Raoul Spanger, Co-CEO, Gebr. Heinemann says the retailer is observing a change in travel behaviour, bringing about a shift in long-established ‘peak seasons’ for airports.
He also emphasised the ongoing need for flexibility as supply chains remain ‘strained’.
Spanger shared his comments for the TRBusiness Global Industry Survey 2023*, including his assessment of the travel retail industry in 2022.
“2022 has proven that travel retail has a huge economic impact on the travel industry as a whole,” he said. “All active markets, i.e. those that are not subject to border closures by the war in Ukraine, made a strong comeback with regard to passenger numbers.
“Travel is a high priority for people; they want to treat themselves to something special. After a long time of mainly shopping online, they feel the need to interact, get advice from the shop staff, touch a product, try it out and take it with them straight away.
“However, business travellers have not yet returned in pre-Covid numbers. We are observing a change in travel behaviour and expect a shift in peak seasons.
“Whereas we are used to seeing a peak in business travel from March to May and again in autumn with another peak in holiday travel in summer, for example, we recorded steady sales numbers above our expectations from April to October 2022.
“Travel was heavily concentrated in this period, as passengers were afraid that Covid restrictions might come back in winter.
“We have experienced how important flexibility is when supply chains are strained. This is a capability that the industry has developed over the Covid years, and it will continue to be needed.”
Read on for Spanger’s answers to out top questions…
Question: What are your expectations for your business in travel retail in 2023 and what are the major challenges you anticipate?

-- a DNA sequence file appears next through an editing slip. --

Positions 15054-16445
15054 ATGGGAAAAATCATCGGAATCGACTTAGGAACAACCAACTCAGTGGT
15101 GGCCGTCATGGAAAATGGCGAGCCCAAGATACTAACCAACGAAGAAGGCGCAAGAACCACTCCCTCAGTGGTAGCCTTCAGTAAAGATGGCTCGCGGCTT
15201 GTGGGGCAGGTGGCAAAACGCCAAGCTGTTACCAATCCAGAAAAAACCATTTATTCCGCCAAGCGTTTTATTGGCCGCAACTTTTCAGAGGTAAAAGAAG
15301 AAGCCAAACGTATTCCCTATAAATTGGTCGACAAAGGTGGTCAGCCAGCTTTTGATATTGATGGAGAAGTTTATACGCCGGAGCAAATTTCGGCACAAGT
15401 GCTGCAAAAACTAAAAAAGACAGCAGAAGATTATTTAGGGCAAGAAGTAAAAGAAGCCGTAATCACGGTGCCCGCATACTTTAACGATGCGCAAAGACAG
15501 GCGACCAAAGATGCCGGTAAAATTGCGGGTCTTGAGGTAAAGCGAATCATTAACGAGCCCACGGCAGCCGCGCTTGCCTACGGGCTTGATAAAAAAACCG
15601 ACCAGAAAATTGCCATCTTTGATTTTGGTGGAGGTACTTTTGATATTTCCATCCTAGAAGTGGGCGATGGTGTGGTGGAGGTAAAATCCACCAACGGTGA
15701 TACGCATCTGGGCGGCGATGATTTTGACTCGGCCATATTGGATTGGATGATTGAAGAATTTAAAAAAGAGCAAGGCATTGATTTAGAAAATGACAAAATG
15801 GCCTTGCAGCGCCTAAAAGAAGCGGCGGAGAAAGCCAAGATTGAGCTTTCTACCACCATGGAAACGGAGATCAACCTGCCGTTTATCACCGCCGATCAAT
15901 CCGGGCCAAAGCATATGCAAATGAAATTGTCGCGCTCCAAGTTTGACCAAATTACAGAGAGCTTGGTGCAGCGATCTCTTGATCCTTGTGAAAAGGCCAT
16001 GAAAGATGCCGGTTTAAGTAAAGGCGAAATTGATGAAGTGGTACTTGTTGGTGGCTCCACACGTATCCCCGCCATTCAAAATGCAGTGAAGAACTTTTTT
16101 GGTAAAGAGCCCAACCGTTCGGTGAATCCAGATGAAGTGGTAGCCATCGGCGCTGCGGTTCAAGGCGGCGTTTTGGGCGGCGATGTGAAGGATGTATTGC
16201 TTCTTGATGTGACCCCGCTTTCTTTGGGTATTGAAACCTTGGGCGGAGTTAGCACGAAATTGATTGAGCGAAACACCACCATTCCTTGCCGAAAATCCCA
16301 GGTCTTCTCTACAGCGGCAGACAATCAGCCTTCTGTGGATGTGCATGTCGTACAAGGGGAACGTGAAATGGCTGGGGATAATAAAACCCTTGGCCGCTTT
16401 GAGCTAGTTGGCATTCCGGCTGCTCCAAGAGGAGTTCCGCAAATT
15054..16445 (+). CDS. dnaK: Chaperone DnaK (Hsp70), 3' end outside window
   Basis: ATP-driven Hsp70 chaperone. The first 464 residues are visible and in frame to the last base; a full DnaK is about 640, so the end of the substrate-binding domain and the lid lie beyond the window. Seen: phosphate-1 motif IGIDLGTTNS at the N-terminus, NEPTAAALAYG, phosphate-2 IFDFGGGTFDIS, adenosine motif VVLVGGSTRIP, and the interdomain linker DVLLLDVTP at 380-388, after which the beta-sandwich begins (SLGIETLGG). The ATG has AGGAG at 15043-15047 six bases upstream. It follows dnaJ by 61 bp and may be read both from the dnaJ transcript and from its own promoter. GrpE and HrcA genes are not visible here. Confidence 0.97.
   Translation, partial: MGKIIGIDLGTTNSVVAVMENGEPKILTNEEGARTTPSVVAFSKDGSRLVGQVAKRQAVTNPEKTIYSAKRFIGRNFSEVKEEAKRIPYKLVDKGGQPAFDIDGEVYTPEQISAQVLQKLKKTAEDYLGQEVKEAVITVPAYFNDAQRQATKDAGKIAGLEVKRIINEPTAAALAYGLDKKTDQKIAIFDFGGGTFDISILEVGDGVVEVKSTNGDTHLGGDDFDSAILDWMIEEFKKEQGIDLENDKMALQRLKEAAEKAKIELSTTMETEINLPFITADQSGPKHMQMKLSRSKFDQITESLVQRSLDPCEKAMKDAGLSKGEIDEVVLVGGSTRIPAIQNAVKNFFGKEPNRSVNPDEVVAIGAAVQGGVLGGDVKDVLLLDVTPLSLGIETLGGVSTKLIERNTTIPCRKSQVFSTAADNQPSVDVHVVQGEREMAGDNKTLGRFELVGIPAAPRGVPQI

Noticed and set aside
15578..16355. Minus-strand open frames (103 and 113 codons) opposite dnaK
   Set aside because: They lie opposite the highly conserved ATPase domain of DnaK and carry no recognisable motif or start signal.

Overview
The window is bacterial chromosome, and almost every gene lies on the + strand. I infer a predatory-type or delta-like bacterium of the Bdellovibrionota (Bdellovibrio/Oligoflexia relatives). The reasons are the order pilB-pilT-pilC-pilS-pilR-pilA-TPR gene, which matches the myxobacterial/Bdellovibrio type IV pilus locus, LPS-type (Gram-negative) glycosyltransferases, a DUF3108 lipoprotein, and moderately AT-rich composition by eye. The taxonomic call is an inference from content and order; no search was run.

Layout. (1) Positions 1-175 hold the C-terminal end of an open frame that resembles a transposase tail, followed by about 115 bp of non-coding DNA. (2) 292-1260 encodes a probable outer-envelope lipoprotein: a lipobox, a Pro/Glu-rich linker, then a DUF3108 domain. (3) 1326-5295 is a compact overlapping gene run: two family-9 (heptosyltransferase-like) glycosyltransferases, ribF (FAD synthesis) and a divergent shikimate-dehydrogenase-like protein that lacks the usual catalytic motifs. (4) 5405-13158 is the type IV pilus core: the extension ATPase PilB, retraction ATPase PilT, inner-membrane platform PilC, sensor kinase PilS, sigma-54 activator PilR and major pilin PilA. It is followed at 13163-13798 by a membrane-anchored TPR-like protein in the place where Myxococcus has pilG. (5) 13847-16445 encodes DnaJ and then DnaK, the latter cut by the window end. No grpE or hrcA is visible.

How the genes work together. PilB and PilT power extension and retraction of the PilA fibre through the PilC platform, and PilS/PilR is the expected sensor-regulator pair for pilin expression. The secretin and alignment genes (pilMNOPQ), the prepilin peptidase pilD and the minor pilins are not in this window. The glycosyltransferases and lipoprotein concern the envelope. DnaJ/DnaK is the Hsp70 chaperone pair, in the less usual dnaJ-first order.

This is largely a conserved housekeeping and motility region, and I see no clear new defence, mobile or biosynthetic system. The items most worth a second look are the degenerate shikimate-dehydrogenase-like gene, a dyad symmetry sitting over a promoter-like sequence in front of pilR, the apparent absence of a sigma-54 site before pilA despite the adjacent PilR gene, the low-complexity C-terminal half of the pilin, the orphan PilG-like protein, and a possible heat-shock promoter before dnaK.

Answer from Raoul Spanger, Co-CEO, Gebr. Heinemann: We expect a significant increase in demand compared to the previous year. Airline forecasts are generally positive, booking demand remains at a high level and airlines are increasing their average revenue per ticket. The changes of peak times we have experienced in 2022 will continue in 2023.
Europe may face a difficult winter season with Covid and a good summer season with fewer cases. After the Chinese government’s 180-degree change of strategy regarding its Covid policy, Chinese tourists will return to the international travel market.
However, it remains open for the time being when and to what extent long-haul travel can resume freely and without testing.
“After the Chinese government’s 180-degree change of strategy regarding its Covid policy, Chinese tourists will return to the international travel market. However, it remains open for the time being when and to what extent long-haul travel can resume freely and without testing.” Raoul Spanger, Co-CEO, Gebr. Heinemann
We may therefore initially see a cautious travel behaviour of Chinese holidaymakers with a focus on domestic or regional travel. If the Russian war against the Ukraine continues, these once important markets will remain missing.
The airport channel will continue to be number one and represent two thirds of sales in travel retail. Generally, Gebr. Heinemann is prepared to grow in the dynamic travel retail market, in various channels and business models. Changing shopping behaviour needs dynamic solutions.
How do you anticipate inflation and the risk of global recession affecting your business and the consumer appetite to spend in the travel retail channel in 2023?
The risk of flattening demand is certainly present under these parameters. However, we are currently experiencing unchanged high demand for international branded goods.
“Holiday travellers will become more aware of inflation in Q1/Q2 2023 and will need to reallocate their budgets. A decrease in inflation would have an immediate impact.” Raoul Spanger, Gebr. Heinemann
Despite inflation rising, leisure travellers have so far continued to enjoy shopping with spending comparable or higher than before the pandemic. Purchasing power is still available and people want to travel. They assign a high personal value to travel, which is possibly decoupled from the macro-economic situation. Based on the feedback we receive from airports and airlines, bookings are quite solid.
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Nevertheless, holiday travellers will become more aware of inflation in Q1/ Q2 2023 and will need to reallocate their budgets. A decrease in inflation would have an immediate impact.
Business travels have not been too much affected so far and we still expect them to increase as business partnerships are supported by travelling again.
CLICK HERE: To read the Global Industry Survey 2023 in full.
*The Global Industry Survey was conducted during November 2022 up until the second week of January 2023. Some of the views expressed are representative of individuals rather than their entire organisations. Some of the comments were also shared prior to China’s announced easing of travel restrictions from 8 January.